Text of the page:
Chicago messes things up in more ways than you know, skewing for example the numbers cited by gun control advocates. Let me give you some solid numbers you can use the next time someone starts spouting off about 40,000 gun deaths per year. It’s true that the CDC reported 38,658 firearm related deaths in 2016. That is in a total U.S. population of 323,127,513 and therefore represents a comparatively low incidence rate of .00012%. Of these, however, only 11,004 or 28.5% were actually homicides . The remaining 71.5% was composed primarily of suicides (roughly 23,000 or 59.5%), with the remainder consisting of accidental discharge deaths, shootings by law enforcement, justifiable shootings in self-defense and deaths which could not clearly be categorized such as those where it could not be determined whether a death was accidental or a suicide.

Of the 11,004 homicides, a significant percentage were concentrated in three (3) major cities which also happen to have some of the most strict gun control laws in the nation.

687 of them (6.25%) were in Chicago;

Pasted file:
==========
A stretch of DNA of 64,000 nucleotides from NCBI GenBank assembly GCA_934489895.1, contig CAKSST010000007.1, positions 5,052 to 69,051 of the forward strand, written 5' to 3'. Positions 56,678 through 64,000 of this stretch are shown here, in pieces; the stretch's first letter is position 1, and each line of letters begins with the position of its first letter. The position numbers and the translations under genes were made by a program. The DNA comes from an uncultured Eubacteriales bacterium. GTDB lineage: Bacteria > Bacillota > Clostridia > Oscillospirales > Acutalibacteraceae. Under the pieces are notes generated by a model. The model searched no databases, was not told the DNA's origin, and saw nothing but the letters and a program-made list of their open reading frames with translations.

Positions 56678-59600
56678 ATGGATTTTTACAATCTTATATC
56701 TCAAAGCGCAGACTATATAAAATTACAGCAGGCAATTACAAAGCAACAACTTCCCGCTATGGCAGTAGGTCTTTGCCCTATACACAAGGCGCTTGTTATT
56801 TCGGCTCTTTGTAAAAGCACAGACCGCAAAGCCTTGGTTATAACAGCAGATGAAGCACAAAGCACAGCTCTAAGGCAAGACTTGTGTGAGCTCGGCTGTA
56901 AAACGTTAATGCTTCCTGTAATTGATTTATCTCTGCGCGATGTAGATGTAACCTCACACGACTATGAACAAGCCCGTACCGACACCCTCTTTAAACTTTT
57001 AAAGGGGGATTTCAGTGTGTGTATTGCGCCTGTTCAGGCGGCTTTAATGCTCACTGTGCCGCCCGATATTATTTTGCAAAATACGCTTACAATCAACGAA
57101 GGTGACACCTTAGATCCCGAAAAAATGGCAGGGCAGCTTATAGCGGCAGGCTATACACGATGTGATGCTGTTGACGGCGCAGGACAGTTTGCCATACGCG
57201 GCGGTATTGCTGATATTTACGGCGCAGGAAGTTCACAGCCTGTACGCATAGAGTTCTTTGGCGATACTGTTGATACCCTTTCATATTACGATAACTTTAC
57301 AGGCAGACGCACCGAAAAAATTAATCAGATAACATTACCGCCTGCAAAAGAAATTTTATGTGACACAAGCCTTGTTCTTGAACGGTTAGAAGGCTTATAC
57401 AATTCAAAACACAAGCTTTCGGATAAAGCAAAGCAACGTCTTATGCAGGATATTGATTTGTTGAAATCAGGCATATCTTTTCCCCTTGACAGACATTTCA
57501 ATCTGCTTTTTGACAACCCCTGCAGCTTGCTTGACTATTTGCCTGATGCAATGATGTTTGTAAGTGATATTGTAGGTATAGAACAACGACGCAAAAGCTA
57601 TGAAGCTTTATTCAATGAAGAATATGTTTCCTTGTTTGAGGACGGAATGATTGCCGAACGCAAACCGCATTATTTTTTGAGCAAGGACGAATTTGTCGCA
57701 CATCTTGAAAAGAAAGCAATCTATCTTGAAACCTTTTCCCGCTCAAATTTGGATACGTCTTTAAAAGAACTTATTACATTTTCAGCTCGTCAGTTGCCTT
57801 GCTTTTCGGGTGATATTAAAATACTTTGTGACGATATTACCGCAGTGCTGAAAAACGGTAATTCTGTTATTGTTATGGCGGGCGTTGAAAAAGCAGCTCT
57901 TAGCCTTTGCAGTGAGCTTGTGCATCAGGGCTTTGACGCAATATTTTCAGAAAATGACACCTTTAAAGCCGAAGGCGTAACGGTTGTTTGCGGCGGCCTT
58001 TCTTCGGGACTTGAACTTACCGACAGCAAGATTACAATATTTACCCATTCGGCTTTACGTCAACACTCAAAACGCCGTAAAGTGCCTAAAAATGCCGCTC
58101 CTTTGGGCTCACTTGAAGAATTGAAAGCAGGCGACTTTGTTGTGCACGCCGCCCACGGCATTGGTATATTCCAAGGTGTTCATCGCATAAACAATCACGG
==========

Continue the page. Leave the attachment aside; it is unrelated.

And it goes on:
275 of them (2.50%) were in Baltimore; and
248 of them (2.25%) were in Detroit (This is an estimate based on historical percentages because the 2016 Detroit data does not break out gun homicides).

In other words, 1,210 or 11% of the 11,004 homicides occurred in just three (3) US cities, all of which have strict gun laws. That leaves 9,794 homicides for the entire remainder of the nation but even that is misleading as some states have more than their share of gun homicides. California, for example had 1,368 of the gun homicides in 2016; 12.4% of the total. And like Chicago, Baltimore and Detroit, California has very strict gun laws. If you subtract the California gun homicides, you are left with just 8,426 to allocate among the remaining 49 states; roughly 172 per state if you divide them equally.